Many therapists have lamented about the lack of privacy the internet has created. More to the point in my view, the internet has taken away the veil of secrecy psychotherapy has frequently sought refuge behind. It used to be that the anonymity of large urban areas, or the possibility of a commute to the suburbs insulated therapists from their patients after the analytic hour came to a close. I friend of mine once went for years before discovering that Therapist A, who had referred him to Therapist B when treatment was stymied, was actually married to Therapist B. They did not share last names, but my friend in a moment of high curiosity and low impulse control drove over to Therapist A’s home address and discovered Therapist B’s name there as well. He terminated therapy thereafter.
For myself, I learned that privacy is to a large extent illusory, not from the internet, but from my first job. I worked in a community mental health center on a 13 mile long by 7 mile wide island which was 2 1/2 hours by boat from the mainland. You get used to a diminished sort of privacy on an island. I couldn’t avoid my patients if I wanted to, unless I wanted to avoid the library, most restaraunts, coffeeshops, the beach, or the one movie theater we had in the winter. Nor could I find privacy in limiting the type of work I did there. The Community Mental Health Center was the only one on the island. We were responsible for, and I did, school counseling, Psychiatric hospitalizations (which involved flying with often psychotic people in a Cesna six-seater airplane,) outpatient therapy, Alcohol counseling and DUI classes, drug testing, and court-ordered counseling for domestic violence perpetrators. I can still remember how when a colleague and I went out to dinner at a local pub one night one-third of the people at the bar left. It wasn’t just my privacy that was affected here.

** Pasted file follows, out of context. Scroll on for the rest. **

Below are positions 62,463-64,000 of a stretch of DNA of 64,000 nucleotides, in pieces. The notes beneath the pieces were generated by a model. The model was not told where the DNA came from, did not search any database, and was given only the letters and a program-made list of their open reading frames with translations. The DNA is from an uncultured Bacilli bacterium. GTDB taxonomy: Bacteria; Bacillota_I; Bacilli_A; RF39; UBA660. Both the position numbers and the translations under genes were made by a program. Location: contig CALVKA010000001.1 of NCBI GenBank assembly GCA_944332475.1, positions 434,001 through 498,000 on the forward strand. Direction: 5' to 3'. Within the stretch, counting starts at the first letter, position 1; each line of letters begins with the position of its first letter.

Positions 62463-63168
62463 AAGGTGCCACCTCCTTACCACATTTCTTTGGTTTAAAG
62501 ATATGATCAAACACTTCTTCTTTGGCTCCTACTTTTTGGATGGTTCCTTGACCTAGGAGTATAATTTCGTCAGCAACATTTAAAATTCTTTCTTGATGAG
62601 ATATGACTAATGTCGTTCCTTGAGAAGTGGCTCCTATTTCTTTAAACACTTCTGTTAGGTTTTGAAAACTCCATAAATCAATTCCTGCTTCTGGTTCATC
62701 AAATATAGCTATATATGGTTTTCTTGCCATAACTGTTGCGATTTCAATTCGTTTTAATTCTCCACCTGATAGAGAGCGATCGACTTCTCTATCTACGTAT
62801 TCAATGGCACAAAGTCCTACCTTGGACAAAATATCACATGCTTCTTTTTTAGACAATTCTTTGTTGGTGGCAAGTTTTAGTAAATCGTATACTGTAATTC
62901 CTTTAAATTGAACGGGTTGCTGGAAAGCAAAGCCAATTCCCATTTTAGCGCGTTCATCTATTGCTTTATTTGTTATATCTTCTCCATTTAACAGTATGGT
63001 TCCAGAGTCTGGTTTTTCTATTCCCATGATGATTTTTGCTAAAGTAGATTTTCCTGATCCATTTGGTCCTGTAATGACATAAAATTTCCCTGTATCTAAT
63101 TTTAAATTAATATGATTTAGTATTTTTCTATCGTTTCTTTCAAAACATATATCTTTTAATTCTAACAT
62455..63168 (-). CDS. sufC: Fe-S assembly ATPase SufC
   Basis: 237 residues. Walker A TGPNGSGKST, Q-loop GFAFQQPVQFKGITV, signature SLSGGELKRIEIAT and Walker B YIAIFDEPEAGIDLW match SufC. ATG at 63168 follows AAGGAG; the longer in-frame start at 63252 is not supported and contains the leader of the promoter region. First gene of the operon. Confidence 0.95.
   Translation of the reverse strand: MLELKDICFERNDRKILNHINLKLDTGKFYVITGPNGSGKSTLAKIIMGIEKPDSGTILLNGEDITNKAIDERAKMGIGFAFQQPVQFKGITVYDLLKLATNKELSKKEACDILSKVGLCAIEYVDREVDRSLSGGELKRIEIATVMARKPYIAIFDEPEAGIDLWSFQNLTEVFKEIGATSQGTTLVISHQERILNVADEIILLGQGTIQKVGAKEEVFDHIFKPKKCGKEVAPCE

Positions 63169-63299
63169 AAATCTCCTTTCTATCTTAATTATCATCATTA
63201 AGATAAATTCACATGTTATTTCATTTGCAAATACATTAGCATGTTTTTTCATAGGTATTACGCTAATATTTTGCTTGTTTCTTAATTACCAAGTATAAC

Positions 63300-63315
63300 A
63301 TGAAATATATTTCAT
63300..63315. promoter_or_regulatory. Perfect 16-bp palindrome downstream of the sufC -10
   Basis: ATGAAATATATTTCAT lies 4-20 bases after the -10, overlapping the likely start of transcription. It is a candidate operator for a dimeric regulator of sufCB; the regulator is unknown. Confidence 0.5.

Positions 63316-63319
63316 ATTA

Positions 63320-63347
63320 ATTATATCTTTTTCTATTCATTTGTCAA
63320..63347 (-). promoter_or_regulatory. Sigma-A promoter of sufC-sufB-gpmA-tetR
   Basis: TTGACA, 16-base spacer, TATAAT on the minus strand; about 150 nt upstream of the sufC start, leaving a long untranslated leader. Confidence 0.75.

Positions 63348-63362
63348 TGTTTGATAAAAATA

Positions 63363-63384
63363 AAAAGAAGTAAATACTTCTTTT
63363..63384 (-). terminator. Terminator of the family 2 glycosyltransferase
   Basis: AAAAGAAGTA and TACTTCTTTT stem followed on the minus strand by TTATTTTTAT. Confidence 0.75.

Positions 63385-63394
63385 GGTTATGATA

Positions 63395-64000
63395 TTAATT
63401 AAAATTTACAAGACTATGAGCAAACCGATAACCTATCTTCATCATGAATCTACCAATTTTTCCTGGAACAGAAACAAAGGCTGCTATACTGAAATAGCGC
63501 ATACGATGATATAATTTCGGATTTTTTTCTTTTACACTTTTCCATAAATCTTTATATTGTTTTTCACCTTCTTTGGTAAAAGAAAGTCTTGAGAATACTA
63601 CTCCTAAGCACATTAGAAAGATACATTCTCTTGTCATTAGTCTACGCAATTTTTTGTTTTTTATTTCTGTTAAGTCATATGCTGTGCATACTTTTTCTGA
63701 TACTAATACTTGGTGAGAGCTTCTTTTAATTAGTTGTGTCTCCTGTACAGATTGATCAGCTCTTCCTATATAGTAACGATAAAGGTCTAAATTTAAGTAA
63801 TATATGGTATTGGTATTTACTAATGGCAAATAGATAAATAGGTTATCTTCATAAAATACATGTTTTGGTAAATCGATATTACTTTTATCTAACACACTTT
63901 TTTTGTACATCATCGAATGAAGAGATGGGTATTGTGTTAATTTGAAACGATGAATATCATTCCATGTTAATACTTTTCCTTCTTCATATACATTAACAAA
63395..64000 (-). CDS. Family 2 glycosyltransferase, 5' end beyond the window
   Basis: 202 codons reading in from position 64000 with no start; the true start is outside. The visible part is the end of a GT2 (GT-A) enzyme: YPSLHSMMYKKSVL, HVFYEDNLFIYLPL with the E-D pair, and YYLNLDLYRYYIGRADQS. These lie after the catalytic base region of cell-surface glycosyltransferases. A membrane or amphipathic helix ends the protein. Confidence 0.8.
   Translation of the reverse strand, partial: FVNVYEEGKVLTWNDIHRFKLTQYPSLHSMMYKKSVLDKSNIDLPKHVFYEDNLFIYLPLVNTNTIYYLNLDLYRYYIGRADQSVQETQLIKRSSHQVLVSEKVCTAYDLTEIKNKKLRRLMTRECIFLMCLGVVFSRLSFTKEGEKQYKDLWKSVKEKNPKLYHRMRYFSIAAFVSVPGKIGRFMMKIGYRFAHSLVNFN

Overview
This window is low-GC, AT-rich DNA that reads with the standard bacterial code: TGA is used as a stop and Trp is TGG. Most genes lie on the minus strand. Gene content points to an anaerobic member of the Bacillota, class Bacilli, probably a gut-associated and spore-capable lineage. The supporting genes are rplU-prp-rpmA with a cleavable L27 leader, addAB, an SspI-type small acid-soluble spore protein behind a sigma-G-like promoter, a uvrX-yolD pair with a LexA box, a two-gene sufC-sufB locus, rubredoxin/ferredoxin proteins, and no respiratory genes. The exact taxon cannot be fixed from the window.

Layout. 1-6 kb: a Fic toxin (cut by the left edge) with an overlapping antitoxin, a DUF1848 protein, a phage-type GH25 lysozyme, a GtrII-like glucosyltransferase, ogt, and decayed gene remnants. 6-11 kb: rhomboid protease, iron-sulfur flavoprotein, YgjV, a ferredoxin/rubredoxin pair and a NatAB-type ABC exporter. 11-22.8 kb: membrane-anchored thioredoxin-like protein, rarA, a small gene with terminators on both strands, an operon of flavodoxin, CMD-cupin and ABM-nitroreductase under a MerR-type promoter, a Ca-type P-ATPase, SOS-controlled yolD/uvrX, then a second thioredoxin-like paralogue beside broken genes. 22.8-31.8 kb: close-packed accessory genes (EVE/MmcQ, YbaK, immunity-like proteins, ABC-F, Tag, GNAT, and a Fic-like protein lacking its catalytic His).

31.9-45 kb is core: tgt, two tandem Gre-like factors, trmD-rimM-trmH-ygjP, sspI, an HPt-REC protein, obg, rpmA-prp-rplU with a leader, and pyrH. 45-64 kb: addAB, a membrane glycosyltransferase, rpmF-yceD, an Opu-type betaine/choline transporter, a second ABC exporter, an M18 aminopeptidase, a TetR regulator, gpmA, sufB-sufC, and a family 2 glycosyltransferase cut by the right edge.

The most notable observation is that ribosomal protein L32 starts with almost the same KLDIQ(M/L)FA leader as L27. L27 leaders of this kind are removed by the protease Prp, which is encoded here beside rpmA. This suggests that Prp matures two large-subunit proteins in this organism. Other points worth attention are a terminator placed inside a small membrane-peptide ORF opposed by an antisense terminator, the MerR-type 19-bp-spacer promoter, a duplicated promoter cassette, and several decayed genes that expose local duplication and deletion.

You have a choice in situations like that. You can hide out in your house with a cat and television (which I did at first) or you can start living your life in the community and negotiate boundary crossings on a case by case basis (which I settled upon as my strategy.) I learned to cultivate a sense of never-too-uptight-never-too-relaxed when I was in public. It became second nature in many ways.
When I moved to Cambridge, MA, it felt very anonymous by comparison. But as many practitioners in “The most opinionated zipcode in the US” will tell you, Cambridge is really a village in many ways. I still ran into people, and by this time, technology was becoming more of a factor.
As Thomas Friedman has observed, “The World Is Flat” in the 21st century. Globalization and technology have removed many of the barriers to, and some would say protections from, knowing each other. Our patients can Google us, Yelp hangs up a business page of us whether we like it or not, and are often only one Facebook friend away from connecting with us.
Even if you want to make the poor business decision of staying off the internet in terms of a website, eventually your contributions to the Democratic Party, your address, and notes about you in your alumni magazine are still going to find their way out to the world. We’re all on an island today.
So what can you do? Well, my advice is to start blogging. I know sounds counterintuitive, but it makes sense on a number of levels: